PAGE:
A brief breakdown of the interesting career of Millie Perkins (b.1938). Today Perkins is almost exclusively known for one major role, but I became a much more enthusiastic fan once I discovered a lot of the lesser known work that came directly after.
That one role of course is the main character in George Stevens’ 1959 adaptation of The Diary of Anne Frank. Perkins was an unknown and a non-actress when Stevens cast her in the role. Much like Hitchcock’s discovery Tippi Hedren, she had worked entirely as a fashion model. Several years older than Anne, she was small, and had an elven, ethereal quality similar to Audrey Hepburn’s, Hepburn had originally been approached for the role but turned it down. (Hepburn had actually suffered under the Nazis in Amsterdam; the script may have been too close to home. But also she was 30 at the time; Anne Frank was half her age). At any rate, Perkins held her own in a cast that also included Ed Wynn, Shelley Winters, Lou Jacobi, Richard Beymer (shortly to star in West Side Story), Diane Baker (excellently cast as her older sister), and several from the original Broadway production.
The Diary of Anne Frank inaugurates Perkins’ brief studio period, the first of our phases. 20th Century Fox next offered her the title role in Tess of the Storm Country (1960), but she turned it down and Baker played it instead. That year she married Dean Stockwell; a portent of her preferred associations (she embraced the counterculture), though the marriage would only last two years. In 1961 she played a supporting part in Wild in the Country with Elvis Presley. This was followed by the title role in the Spanish film Dulcinea a.k.a. Girl of La Mancha (1962), and the romantic interest in 1964’s Ensign Pulver opposite Robert Walker. Directed by Joshua Logan, it was the sequel to Mister Roberts, but it fared poorly at the box office.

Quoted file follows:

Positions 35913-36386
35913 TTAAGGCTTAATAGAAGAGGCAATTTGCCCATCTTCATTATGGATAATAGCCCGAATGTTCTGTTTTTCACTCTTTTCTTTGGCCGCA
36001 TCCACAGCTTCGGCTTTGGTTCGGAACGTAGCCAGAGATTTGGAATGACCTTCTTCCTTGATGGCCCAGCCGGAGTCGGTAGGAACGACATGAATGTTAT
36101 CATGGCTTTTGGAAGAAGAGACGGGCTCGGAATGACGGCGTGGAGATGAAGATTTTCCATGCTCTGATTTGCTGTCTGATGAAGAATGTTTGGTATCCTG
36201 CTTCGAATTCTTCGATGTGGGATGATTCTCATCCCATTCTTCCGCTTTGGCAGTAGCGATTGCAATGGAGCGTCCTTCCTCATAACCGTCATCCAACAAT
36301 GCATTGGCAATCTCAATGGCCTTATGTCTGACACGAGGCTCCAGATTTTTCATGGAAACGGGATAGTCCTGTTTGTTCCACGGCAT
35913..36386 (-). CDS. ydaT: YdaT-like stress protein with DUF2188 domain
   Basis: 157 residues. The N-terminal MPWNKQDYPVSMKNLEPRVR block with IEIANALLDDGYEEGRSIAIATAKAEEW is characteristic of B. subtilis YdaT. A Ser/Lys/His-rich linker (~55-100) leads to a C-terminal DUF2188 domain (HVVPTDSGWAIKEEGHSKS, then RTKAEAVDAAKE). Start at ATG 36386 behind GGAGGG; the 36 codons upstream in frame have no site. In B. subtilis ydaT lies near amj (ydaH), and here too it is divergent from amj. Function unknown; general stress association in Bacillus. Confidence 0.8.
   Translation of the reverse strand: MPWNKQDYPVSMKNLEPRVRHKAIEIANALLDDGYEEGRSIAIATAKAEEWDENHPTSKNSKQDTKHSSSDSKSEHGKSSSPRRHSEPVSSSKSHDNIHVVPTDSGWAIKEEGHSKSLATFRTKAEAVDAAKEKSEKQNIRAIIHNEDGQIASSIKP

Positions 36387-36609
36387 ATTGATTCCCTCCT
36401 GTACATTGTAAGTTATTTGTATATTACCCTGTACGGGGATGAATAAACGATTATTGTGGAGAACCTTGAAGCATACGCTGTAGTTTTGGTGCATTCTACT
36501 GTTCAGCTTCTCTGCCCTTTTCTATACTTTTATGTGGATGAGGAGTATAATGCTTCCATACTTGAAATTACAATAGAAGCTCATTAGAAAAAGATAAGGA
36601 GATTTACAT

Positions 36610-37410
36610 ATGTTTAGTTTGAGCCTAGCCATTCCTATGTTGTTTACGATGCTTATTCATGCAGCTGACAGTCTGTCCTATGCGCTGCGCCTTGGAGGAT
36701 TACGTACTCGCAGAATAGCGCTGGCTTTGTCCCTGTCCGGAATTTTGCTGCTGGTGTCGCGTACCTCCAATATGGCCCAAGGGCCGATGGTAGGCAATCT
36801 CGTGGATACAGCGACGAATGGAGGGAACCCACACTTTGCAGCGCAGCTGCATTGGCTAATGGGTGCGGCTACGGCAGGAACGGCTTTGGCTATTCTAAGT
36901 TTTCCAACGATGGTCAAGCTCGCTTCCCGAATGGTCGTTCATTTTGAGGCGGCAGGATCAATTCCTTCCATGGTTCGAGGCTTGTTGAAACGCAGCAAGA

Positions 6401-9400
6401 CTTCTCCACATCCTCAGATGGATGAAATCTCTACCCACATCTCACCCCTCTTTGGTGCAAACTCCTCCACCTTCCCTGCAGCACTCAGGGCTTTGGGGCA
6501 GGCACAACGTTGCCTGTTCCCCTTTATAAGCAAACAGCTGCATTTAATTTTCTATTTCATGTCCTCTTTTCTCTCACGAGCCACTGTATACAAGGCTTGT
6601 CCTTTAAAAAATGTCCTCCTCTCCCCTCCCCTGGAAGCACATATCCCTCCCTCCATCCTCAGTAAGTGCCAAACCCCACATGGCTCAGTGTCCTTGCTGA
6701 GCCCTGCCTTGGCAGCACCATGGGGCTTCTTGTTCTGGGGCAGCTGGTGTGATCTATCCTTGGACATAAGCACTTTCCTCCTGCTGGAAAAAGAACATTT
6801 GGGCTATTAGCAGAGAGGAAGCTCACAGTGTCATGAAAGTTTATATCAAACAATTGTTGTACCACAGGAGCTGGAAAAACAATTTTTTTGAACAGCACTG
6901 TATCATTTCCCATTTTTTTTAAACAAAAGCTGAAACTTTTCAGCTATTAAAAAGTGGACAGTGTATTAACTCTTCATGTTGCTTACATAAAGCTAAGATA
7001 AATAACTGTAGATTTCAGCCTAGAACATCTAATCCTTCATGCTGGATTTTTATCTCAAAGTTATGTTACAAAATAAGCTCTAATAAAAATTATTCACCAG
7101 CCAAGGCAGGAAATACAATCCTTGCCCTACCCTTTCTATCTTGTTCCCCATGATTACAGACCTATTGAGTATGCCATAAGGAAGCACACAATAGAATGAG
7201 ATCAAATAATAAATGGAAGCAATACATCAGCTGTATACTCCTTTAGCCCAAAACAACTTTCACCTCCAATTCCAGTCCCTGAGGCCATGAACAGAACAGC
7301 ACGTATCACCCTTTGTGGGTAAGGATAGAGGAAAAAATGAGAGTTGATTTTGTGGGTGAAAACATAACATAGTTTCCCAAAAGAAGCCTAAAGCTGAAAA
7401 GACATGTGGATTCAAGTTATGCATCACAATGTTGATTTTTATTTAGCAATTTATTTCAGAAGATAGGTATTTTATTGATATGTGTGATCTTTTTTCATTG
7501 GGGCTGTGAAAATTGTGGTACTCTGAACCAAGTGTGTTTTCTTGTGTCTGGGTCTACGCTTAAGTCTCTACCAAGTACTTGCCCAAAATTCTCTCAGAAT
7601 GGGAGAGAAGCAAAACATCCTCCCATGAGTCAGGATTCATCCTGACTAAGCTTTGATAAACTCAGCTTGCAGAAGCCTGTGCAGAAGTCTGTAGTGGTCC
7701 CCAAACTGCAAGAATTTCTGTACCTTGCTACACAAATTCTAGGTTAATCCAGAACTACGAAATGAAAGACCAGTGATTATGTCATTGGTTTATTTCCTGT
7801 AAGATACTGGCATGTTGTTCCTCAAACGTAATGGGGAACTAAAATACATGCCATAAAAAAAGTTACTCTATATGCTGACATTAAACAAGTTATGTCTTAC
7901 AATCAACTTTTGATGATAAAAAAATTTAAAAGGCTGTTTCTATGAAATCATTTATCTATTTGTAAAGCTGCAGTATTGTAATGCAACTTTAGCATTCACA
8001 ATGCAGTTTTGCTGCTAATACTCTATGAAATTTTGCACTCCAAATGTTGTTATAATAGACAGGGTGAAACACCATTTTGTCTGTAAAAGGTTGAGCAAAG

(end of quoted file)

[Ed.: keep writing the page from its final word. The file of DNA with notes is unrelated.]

In 1964 she married writer Robert Thom, and this ushers in what I think of as the “psychotronic” phase of Perkins’ career. This includes Monte Hellman’s two 1966 low-budget acid westerns with Jack Nicholson, The Shooting and Ride in the Whirlwind, followed by AIP’s psychedelic hit Wild in the Streets (1968), which was written by Thom and reunited her with Winters. Then came Hellman’s Cockfighter (1974), which starred Warren Oates and Harry Dean Stanton, who’d been in Ride in the Whirlwind. Then her Matt Cimber period, in which she appeared in the blaxploitation film Cocoa (1975) starring Lola Falana, Alias Big Cherry (1975), and the jaw-dropping The Witch Who Came from the Sea (1976), aslo written by Thom.
Thom passed away in 1979 and by then people were beginning to write “Whatever happened to…?” articles about Perkins, she had vanished that thoroughly. This caused her to resurface and she next enjoyed the busiest and most productive phase of her career as a familiar supporting player for a period of 25 years. No longer stick thin and gorgeous in the same way, she now became known for playing mothers. She was Mary, Mother of God in A.D. (1985), Gladys Presley in Elvis (1990), and Patty Duke’s mother in Call me Anna (1990, as well as mothers in At Close Range (1986), Wall Street (1987), The Chamber (1996) and The Lost City (2005). She appeared in Table for Five (1983) with Jon Voight and tons and tons of made-for-tv movies, along with recurring parts on Knots Landing, Any Day Now, and the soap The Young and the Restless, which was her last regular gig. She retired in 2006.